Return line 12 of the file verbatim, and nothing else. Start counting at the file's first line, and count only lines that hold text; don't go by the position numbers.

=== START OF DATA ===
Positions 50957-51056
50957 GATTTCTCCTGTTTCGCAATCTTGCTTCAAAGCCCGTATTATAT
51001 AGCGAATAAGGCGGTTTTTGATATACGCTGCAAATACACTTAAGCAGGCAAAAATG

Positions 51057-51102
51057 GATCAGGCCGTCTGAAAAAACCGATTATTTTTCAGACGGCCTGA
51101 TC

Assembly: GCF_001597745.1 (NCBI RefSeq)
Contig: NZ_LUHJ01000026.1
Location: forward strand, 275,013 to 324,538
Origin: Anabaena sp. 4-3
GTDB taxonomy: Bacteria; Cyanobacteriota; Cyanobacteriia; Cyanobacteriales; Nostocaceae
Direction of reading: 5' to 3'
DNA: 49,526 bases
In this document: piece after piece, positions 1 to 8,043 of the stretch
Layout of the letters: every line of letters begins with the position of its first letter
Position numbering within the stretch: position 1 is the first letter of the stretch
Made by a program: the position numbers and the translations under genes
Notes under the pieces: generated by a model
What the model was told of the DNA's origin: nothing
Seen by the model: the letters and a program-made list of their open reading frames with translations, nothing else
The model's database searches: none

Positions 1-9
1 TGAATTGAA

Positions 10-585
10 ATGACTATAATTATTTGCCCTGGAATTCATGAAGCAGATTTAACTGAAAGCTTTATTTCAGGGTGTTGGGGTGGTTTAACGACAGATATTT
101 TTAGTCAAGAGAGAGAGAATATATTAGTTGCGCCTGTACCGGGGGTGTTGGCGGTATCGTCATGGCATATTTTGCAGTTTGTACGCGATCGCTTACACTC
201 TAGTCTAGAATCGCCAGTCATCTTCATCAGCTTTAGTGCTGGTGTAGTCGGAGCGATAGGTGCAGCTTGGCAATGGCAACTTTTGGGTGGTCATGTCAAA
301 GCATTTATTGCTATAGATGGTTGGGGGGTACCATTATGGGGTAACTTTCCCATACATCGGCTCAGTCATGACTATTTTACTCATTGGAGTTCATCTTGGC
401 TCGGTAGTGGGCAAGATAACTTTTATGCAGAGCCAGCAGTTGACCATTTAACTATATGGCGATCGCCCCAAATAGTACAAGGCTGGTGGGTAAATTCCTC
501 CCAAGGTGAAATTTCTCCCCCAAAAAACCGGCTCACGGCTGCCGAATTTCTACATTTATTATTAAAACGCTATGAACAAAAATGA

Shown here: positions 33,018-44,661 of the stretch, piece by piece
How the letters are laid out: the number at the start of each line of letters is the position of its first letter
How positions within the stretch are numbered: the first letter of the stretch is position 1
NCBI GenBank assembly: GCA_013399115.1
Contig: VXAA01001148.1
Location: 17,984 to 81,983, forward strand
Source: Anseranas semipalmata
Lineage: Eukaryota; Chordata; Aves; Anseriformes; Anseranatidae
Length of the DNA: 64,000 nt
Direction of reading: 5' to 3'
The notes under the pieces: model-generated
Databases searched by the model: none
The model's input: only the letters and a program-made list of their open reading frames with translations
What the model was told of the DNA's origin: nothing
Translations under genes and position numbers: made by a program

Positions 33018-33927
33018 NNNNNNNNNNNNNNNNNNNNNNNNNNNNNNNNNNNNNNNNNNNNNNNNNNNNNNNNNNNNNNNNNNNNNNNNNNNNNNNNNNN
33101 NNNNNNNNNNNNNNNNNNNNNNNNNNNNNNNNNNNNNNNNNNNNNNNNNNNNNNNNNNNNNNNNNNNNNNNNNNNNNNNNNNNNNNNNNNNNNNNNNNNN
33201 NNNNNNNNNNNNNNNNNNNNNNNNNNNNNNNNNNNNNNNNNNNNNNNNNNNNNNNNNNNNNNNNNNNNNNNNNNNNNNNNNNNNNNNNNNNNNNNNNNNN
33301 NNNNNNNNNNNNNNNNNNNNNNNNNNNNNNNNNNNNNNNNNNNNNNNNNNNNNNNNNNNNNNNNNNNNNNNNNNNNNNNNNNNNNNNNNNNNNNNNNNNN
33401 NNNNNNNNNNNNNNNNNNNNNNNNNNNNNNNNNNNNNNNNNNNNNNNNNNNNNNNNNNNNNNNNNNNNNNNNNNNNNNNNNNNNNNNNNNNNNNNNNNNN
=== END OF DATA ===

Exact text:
Direction of reading: 5' to 3'